One of only three English counties without a registered flag, the above fox and cinquefoil design is now being promoted by a group in the county including a Facebook page here
The design features several elements or charges long associated with the county, reflecting a rich symbolic history; namely, a red and white serrated or zigzag division, a five petal floral symbol termed a cinquefoil and a running fox.
The red and white divided field was a pattern borne by the de Montfort earls of Leicester, whose family emanated from Normandy. Simon(the younger) de Montfort is ascribed arms in the heraldic roll (Roll temp. Henry III) with a shield with a white and red indented division.
As the de Montfort family also used a white lion a red shield, it seems that this older set of arms was used to represent the office, the earldom of Leicester. The environs of Hinckley came to be strongly associated with this design being termed the “Arms of Honour of Hinckley” and it today forms part of the badge of Hinckley AFC
The De Montforts also married into the De Beaumont (De Bellomont) family, who bore arms depicting an ermine cinquefoil against a red field
A tile bearing a cinquefoil is also amongst the designs located at the 14th century Saint Mary de Castro church in Leicester.
The red and white and zigzag division and the ermine cinquefoil are all found in the arms of Leicestershire County Council.
and the proposed flag retains this traditional pattern but in the horizontal depiction found on the council’s arms.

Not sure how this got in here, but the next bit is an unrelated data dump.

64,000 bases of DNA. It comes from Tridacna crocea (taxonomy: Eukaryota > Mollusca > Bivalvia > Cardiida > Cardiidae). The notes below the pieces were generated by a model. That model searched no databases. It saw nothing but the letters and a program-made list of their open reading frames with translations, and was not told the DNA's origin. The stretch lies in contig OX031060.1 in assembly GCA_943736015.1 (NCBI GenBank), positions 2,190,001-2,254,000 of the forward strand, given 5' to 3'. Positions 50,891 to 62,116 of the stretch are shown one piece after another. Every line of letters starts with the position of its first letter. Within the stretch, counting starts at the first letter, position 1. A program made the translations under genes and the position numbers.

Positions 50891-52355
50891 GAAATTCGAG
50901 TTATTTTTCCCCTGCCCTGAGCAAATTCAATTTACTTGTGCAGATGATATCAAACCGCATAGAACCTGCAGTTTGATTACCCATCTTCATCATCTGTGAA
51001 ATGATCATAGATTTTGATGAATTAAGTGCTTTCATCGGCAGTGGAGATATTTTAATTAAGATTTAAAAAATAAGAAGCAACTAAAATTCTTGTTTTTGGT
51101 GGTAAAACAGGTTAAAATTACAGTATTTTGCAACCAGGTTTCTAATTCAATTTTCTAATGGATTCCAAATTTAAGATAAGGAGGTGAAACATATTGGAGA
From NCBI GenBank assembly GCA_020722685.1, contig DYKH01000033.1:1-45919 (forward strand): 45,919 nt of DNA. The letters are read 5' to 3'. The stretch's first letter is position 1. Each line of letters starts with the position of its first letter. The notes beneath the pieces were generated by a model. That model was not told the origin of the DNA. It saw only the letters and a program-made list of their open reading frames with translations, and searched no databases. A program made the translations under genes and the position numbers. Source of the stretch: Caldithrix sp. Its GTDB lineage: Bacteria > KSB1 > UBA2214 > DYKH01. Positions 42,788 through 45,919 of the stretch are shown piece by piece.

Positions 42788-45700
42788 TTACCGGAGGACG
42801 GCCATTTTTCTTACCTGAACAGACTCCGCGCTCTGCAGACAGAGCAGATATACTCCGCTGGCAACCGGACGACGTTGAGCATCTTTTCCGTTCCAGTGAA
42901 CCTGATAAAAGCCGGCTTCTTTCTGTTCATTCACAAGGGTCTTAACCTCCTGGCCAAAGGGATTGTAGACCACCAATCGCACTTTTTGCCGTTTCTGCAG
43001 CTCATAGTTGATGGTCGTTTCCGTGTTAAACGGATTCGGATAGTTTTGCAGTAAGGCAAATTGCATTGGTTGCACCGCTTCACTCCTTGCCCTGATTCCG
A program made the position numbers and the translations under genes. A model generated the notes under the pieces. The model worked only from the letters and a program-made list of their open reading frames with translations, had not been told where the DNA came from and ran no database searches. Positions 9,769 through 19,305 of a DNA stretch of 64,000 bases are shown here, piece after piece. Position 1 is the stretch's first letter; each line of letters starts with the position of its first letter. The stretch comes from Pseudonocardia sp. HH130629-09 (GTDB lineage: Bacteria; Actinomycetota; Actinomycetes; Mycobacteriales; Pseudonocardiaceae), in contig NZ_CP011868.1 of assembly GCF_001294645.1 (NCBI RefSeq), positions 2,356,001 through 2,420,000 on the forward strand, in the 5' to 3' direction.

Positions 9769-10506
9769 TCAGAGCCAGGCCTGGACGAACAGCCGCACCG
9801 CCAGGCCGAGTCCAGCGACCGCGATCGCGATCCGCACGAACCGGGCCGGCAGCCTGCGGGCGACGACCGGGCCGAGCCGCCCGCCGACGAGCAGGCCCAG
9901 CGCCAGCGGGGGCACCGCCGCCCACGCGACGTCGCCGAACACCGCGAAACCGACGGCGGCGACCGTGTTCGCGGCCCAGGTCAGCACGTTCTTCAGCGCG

The De Beaumont cinquefoil appears on the appear sectionhaving been associated with the county since at least 1784 when it appeared on ‘A New Map Of The Counties Of Leicester And Rutland Drawn From The Latest Authorities’ by Thomas Conder
A cinquefoil also appears on a number of civic arms of towns in the county and on the arms of the local university
Leicestershire is also closely associated with a fox, it is the crest of the council’s arms
and is deployed as a modern logo
Although originally marking the county’s status as the home of organised hunting the device has since Whilst originally adopted in token of the origin of organised hunting in the county, the device is today proudly used to symbolise Leicestershire itself superseding the original reference.
Local bodies using a fox include the county ambulance service
Leicestershire, Northamptonshire and Rutland Army Cadet Force;
the Women’s Institute
the county cricket team
, which, pointedly, is named “Leicestershire Foxes”
The local golf union
the county rugby association;
Leicestershire’s distinct cinquefoil and fox emblems are presently found in combination on the badge of Leicester Football Club
the emblem of the county police force
and the insignia of the county’s Amateur Swimming Association
The combination of fox and cinquefoil on the flag thus continues a recognised county theme, in a simply constructed and locally meaningful design.